Skip to main content
ARS Home » Plains Area » Fargo, North Dakota » Edward T. Schafer Agricultural Research Center » Cereal Crops Improvement Research » Research » Publications at this Location » Publication #410372

Research Project: Improvement of Disease and Pest Resistance in Barley, Durum, Oat, and Wheat Using Genetics and Genomics

Location: Cereal Crops Improvement Research

Title: Molecular cloning of the septoria nodorum blotch susceptibility gene Snn2 in wheat

item SENEVIRATNE, SUDESHI - North Dakota State University
item Zhang, Zengcui
item RUNNING, KATHERINE - North Dakota State University
item Peters Haugrud, Amanda
item SZABO-HEVER, AGNES - North Dakota State University
item SINGH, GURMINDER - North Dakota State University
item ACHARYA, KRISHNA - North Dakota State University
item Fiedler, Jason
item MCLEAN, PHILLIP - North Dakota State University
item Xu, Steven
item Yang, Shengming
item Friesen, Timothy
item Faris, Justin

Submitted to: Meeting Abstract
Publication Type: Abstract Only
Publication Acceptance Date: 11/14/2023
Publication Date: 1/12/2024
Citation: Seneviratne, S., Zhang, Z., Running, K., Peters Haugrud, A.R., Szabo-Hever, A., Singh, G., Acharya, K., Fiedler, J.D., Mclean, P., Xu, S.S., Yang, S., Friesen, T.L., Faris, J.D. 2024. Molecular cloning of the septoria nodorum blotch susceptibility gene Snn2 in wheat. Meeting Abstract. Poster No. PE0390.

Interpretive Summary:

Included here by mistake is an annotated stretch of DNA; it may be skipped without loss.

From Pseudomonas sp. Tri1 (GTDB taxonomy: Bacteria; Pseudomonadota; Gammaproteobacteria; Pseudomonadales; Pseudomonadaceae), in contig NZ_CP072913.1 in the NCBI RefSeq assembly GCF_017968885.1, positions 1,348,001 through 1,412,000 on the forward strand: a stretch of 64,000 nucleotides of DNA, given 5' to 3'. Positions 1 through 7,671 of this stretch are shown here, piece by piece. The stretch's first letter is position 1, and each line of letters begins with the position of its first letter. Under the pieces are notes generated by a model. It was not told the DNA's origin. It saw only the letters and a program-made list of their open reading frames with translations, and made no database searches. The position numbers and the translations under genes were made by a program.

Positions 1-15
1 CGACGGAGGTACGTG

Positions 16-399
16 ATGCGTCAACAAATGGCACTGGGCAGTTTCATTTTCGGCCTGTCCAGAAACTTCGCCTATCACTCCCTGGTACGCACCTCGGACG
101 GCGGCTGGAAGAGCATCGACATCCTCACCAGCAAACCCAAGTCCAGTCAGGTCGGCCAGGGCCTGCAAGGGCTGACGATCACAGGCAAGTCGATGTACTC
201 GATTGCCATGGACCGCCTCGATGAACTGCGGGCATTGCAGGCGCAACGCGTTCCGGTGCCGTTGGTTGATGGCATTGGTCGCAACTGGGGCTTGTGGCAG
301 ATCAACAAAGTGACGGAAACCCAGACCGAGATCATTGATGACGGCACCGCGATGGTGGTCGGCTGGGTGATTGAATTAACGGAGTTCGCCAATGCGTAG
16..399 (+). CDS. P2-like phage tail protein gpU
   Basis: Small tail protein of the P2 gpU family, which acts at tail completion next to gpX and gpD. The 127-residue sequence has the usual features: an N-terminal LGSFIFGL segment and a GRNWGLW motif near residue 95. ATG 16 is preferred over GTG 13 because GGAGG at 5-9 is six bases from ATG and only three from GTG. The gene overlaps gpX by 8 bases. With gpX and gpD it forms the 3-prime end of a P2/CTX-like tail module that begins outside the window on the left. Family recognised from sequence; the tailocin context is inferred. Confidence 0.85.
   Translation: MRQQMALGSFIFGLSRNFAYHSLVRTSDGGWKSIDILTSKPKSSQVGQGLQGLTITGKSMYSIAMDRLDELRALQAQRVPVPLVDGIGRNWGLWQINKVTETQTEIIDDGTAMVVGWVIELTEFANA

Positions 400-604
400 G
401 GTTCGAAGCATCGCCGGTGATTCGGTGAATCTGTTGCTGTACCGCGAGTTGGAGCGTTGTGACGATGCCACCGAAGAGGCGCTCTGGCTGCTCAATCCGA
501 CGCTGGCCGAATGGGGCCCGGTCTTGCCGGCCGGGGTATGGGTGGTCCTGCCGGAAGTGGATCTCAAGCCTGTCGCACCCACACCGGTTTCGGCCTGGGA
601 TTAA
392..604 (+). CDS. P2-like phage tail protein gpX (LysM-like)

Technical Abstract: Septoria nodorum blotch (SNB) of wheat is a destructive foliar and glume disease caused by the necrotrophic fungal pathogen Parastagonospora nodorum. The disease is initiated by the recognition of pathogen-produced necrotrophic effectors (NEs) by dominant host sensitivity genes in wheat in an inverse gene-for-gene manner. Multiple host sensitivity genes and NEs have been identified in this pathosystem, and some NEs interact with more than one host sensitivity gene. Snn2, which is located on the chromosome 2DS, is the first host gene that was found to be interacting with the necrotrophic effector SnTox267. The objective of this study is to clone and characterize the Snn2 gene. Towards the molecular cloning of Snn2, a saturated genetic linkage map was constructed using a segregating population of 164 F7:8 recombinant inbred lines. The map was saturated with markers identified through SNP genotyping using the 90K iSelect wheat SNP chip, as well as simple sequence repeat (SSR) markers developed based on whole-genome sequence scaffolds, wheat survey sequences, and the IWGSC RefSeq v1.0 reference genome. A high-resolution map was then developed using an F2 population derived from a cross between the SnTox267-insensitive wheat line BR34 and the SnTox267-sensitive line BG301. Over 10,000 gametes were screened for high resolution mapping, and Snn2 was delineated to a genetic interval of 0.58 cM, which corresponds to a physical segment of 0.96 Mb on Chinese Spring reference genome. A total of 45 high confidence genes were identified in this region, which included eight NB-ARC domain-containing genes and ten protein kinase (PK)-containing genes. Analyses of EMS-induced SnTox267-insensitive mutants and genome-wide association studies indicated that one of the PK-major sperm protein (PK-MSP) genes is a strong candidate for Snn2. CRISPR/Cas9-mediated gene editing revealed that the inactivation of this candidate gene can transform the sensitive wheat variety Bobwhite to become insensitive to SnTox267, confirming it as the Snn2 gene. Currently, a gene complementation experiment is being carried out to further validate the cloning of Snn2. Additionally, work is in progress to characterize Snn2 and other SnTox267-sensitivity genes. The findings of this study increase our understanding of wheat-P. nodorum pathosystem and will help to develop better host resistance against SNB through genetic manipulation.